- Jason Wilkes on functional equations (while the content was fine, the things that he strangely calls “functional equations” should really be called “axioms” or “postulates”).
- Linda Wilbrecht on sleeper sensitive periods.
Let me now discuss some disagreements I had with a few of the essays.
- Donald Hoffman on the holographic principle. For the point he wanted to make, about the mismatch between our intuitions and the physical world, it seems to me that Hoffman could’ve picked pretty much anything in physics, from Galileo and Newton onward. What’s new about holography?
- Jerry Coyne on determinism. Coyne, who’s written many things I admire, here offers his version of an old argument that I tear my hair out every time I read. There’s no free will, Coyne says, and therefore we should treat criminals more lightly, e.g. by eschewing harsh punishments in favor of rehabilitation. Following tradition, Coyne never engages the obvious reply, which is: “sorry, to whom were you addressing that argument? To me, the jailer? To the judge? The jury? Voters? Were you addressing us as moral agents, for whom the concept of ‘should’ is relevant? Then why shouldn’t we address the criminals the same way?”
- Michael Gazzaniga on “The Schnitt.” Yes, it’s possible that things like the hard problem of consciousness, or the measurement problem in quantum mechanics, will never have a satisfactory resolution. But even if so, building a complicated verbal edifice whose sole purpose is to tell people not even to look for a solution, to be satisfied with two “non-overlapping magisteria” and a lack of any explanation for how to reconcile them, never struck me as a substantive contribution to knowledge. It wasn’t when Niels Bohr did it, and it’s not when someone today does it either.
- I had a related quibble with Amanda Gefter’s piece on “enactivism”: the view she takes as her starting point, that “physics proves there’s no third-person view of the world,” is controversial to put it mildly among those who know the relevant physics. (And even if we granted that view, surely a third-person perspective exists for the quasi-Newtonian world in which we evolved, and that’s relevant for the cognitive science questions Gefter then discusses.)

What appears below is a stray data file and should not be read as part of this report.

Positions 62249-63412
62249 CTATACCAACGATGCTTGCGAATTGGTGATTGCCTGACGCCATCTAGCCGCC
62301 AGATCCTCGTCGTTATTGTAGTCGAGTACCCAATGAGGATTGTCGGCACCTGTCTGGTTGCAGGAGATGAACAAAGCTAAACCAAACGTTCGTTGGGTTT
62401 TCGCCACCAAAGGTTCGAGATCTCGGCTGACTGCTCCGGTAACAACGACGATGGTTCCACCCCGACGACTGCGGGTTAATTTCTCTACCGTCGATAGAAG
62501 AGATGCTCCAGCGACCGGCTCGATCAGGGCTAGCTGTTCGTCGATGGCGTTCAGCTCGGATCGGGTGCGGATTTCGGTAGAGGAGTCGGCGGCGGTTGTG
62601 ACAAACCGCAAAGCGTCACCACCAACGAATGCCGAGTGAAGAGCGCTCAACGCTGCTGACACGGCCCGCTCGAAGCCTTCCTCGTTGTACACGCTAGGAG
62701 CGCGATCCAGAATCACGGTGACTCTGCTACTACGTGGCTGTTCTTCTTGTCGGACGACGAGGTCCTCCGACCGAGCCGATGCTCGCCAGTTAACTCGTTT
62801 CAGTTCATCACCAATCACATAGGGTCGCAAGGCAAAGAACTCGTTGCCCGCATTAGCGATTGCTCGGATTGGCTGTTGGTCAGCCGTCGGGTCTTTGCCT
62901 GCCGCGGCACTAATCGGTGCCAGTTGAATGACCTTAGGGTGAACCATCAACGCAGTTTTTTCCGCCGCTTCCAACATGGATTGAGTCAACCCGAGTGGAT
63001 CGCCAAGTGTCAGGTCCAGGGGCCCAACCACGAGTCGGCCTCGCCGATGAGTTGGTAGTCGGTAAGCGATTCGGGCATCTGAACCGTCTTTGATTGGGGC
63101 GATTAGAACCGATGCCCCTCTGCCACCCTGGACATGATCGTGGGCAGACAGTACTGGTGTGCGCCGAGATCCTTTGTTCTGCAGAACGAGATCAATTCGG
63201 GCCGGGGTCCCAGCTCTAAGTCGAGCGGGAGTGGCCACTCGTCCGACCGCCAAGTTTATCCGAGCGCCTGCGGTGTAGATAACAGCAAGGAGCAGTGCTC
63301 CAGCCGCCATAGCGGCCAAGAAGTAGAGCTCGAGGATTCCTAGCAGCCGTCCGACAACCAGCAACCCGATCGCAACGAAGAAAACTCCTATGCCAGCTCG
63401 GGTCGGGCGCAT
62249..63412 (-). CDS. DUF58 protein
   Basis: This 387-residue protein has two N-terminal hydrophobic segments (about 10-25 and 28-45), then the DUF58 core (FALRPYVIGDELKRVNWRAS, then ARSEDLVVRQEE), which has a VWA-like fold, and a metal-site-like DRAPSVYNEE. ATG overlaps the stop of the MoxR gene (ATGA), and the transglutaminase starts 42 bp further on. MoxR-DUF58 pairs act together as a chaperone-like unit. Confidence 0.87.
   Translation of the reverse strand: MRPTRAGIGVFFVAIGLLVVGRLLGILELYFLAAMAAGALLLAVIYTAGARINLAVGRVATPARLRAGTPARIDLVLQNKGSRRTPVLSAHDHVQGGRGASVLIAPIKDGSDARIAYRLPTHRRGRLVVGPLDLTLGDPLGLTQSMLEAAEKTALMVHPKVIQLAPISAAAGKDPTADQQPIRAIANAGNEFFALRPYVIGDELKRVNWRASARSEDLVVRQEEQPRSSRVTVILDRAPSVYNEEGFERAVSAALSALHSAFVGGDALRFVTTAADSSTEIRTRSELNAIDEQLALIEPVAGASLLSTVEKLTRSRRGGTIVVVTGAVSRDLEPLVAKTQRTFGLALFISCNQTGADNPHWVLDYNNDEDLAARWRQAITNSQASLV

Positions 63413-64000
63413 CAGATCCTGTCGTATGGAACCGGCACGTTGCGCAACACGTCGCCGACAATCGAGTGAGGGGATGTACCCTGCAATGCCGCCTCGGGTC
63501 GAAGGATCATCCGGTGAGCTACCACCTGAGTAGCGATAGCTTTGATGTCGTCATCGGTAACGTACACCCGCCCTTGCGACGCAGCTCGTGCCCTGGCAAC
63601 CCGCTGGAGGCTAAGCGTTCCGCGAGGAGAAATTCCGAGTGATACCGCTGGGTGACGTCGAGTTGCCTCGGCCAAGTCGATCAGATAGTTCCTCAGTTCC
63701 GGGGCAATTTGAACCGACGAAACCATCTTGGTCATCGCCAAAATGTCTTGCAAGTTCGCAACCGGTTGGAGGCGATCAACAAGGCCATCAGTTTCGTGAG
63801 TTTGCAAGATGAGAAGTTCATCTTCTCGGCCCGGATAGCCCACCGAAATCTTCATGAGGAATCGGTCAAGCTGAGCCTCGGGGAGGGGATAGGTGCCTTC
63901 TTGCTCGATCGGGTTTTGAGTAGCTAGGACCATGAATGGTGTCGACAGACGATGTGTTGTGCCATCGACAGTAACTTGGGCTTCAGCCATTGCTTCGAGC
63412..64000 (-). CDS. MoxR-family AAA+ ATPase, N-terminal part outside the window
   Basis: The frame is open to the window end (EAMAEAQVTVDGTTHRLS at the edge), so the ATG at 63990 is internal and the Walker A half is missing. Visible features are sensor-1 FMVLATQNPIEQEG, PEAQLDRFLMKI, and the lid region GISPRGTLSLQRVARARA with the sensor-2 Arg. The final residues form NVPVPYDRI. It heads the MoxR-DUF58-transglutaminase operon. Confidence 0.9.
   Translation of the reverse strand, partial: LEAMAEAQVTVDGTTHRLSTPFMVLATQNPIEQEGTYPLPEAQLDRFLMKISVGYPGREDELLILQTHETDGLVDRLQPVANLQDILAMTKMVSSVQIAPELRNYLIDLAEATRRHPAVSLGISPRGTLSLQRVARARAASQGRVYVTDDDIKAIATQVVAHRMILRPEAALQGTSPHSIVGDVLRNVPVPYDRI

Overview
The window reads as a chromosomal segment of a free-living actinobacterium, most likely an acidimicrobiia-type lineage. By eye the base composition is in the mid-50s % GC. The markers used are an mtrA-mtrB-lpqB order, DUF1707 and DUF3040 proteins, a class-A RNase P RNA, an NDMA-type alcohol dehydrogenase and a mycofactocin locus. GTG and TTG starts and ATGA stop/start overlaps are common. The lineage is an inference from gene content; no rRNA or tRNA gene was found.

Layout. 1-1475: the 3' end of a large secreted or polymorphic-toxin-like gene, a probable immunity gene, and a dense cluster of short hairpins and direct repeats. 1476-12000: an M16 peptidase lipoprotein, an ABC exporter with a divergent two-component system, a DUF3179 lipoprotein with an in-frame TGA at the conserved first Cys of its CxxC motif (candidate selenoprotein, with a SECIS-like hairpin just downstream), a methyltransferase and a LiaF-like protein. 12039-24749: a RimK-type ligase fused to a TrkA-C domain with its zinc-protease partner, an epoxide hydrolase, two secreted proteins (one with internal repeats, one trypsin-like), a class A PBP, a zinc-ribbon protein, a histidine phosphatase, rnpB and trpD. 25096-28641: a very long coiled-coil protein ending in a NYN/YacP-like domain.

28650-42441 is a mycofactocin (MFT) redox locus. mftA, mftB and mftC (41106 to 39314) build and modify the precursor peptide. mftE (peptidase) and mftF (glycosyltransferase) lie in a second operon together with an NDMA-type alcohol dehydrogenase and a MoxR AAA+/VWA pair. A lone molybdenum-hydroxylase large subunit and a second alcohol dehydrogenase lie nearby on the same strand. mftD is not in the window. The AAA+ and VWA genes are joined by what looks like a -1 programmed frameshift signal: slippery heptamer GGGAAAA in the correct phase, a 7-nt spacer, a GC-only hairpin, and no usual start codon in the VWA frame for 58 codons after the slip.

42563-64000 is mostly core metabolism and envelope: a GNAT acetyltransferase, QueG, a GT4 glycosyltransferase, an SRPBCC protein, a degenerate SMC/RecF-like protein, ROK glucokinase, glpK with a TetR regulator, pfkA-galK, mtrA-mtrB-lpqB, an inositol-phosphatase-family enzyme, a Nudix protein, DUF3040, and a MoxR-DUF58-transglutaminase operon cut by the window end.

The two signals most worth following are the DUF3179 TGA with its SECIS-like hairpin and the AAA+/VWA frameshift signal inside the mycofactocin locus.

- Thomas Bass on information pathology. Bass obliquely discusses the propaganda, conspiracy theories, social-media echo chambers, and unchallenged lies that helped fuel Trump’s rise. He then locates the source of the problem in Shannon’s information theory (!), which told us how to quantify information, but failed to address questions about the information’s meaning or relevance. To me, this is almost exactly like blaming arithmetic because it only tells you how to add numbers, without caring whether they’re numbers of rescued orphans or numbers of bombs. Arithmetic is fine; the problem is with us.
- In his piece on “number sense,” Keith Devlin argues that the teaching of “rigid, rule-based” math has been rendered obsolete by computers, leaving only the need to teach high-level conceptual understanding. I partly agree and partly disagree, with the disagreement coming from firsthand knowledge of just how badly that lofty idea gets beaten to mush once it filters down to the grade-school level. I would say that the basic function of math education is to teach clarity of thought: does this statement hold for all positive integers, or not? Not how do you feel about it, but does it hold? If it holds, can you prove it? What other statements would it follow from? If it doesn’t hold, can you give a counterexample? (Incidentally, there are plenty of questions of this type for which humans still outperform the best available software!) Admittedly, pencil-and-paper arithmetic is both boring and useless—but if you never mastered anything like it, then you certainly wouldn’t be ready for the concept of an algorithm, or for asking higher-level questions about algorithms.
- Daniel Hook on PT-symmetric quantum mechanics. As far as I understand, PT-symmetric Hamiltonians are equivalent to ordinary Hermitian ones under similarity transformations. So this is a mathematical trick, perhaps a useful one—but it’s extremely misleading to talk about it as if it were a new physical theory that differed from quantum mechanics.
- Jared Diamond extols the virtues of common sense, of which there are indeed many—but alas, his example is that if a mathematical proof leads to a conclusion that your common sense tells you is wrong, then you shouldn’t waste time looking for the exact mistake. Sometimes that’s good advice, but it’s pretty terrible applied to Goodstein’s Theorem, the muddy children puzzle, the strategy-stealing argument for Go, or anything else that genuinely is shocking until your common sense expands to accommodate it. Math, like science in general, is a constant dialogue between formal methods and common sense, where sometimes it’s one that needs to get with the program and sometimes it’s the other.
- Hans Halvorson on matter. I take issue with Halvorson’s claim that quantum mechanics had to be discarded in favor of quantum field theory, because QM was inconsistent with special relativity. It seems much better to say: the thing that conflicts with special relativity, and that quantum field theory superseded, was a particular application of quantum mechanics, involving wavefunctions of N particles moving around in a non-relativistic space. The general principles of QM—unit vectors in complex Hilbert space, unitary evolution, the Born rule, etc.—survived the transition to QFT without the slightest change.